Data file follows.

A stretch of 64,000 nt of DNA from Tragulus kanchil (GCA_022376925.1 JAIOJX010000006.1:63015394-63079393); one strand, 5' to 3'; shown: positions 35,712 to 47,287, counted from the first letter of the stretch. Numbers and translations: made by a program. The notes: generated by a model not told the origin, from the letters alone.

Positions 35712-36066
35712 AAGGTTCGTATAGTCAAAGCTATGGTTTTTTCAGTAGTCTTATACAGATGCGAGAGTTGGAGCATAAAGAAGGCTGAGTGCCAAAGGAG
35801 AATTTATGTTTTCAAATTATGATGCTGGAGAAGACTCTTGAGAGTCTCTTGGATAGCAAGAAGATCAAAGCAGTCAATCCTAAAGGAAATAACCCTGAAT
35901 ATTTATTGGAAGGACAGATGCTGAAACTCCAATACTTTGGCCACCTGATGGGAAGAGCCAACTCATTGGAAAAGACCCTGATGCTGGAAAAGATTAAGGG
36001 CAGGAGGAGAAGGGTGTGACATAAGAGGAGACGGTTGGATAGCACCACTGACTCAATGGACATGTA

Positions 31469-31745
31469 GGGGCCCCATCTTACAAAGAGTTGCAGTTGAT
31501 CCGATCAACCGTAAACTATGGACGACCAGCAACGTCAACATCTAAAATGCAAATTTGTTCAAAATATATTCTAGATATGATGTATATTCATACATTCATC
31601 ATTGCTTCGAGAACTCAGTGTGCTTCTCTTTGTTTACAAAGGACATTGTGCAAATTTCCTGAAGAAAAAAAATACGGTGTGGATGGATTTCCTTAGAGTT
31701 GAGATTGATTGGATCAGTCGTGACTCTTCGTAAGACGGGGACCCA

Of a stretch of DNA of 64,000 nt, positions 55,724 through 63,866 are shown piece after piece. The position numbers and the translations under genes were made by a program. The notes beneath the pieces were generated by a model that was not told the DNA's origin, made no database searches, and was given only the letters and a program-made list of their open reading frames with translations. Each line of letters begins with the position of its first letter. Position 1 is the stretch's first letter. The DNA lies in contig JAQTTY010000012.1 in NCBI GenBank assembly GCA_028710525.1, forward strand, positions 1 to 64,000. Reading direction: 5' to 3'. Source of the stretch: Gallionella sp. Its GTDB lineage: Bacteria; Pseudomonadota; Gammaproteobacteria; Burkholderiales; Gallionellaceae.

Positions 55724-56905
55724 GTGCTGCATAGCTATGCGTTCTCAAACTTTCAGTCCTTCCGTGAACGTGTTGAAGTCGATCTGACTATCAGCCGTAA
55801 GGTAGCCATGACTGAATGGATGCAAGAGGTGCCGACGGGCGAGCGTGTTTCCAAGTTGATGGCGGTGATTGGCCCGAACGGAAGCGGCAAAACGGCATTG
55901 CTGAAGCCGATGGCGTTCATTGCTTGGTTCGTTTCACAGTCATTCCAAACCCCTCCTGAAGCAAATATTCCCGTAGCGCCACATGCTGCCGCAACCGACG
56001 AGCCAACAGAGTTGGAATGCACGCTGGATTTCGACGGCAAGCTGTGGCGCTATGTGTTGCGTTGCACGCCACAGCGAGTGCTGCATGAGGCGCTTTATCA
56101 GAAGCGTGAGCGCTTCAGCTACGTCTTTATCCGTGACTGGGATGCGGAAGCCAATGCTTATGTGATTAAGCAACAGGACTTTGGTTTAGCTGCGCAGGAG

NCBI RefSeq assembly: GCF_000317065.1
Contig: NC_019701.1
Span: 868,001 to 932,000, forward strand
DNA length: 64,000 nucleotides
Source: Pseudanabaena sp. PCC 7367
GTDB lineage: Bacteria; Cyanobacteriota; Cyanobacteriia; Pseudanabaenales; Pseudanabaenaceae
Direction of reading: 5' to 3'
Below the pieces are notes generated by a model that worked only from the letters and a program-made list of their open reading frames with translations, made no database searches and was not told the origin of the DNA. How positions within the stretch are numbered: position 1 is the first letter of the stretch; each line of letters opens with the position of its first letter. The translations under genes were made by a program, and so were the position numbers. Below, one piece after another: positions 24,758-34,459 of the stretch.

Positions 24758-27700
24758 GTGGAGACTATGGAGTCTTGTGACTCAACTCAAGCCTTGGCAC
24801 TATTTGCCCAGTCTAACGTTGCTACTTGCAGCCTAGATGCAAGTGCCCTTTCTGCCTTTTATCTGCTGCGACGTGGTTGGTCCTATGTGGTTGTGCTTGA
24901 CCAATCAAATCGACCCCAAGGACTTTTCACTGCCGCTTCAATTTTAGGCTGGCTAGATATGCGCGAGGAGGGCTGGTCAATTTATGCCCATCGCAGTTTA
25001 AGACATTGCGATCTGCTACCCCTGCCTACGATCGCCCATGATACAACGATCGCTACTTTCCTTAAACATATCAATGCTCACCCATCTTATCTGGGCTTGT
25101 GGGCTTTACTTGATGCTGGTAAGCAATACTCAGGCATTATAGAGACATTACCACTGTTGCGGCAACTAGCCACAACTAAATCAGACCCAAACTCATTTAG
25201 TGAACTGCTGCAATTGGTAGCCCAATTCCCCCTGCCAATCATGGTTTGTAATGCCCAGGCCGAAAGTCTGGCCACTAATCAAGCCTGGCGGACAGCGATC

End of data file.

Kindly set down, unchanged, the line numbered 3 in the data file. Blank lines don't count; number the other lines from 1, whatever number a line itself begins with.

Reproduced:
35712 AAGGTTCGTATAGTCAAAGCTATGGTTTTTTCAGTAGTCTTATACAGATGCGAGAGTTGGAGCATAAAGAAGGCTGAGTGCCAAAGGAG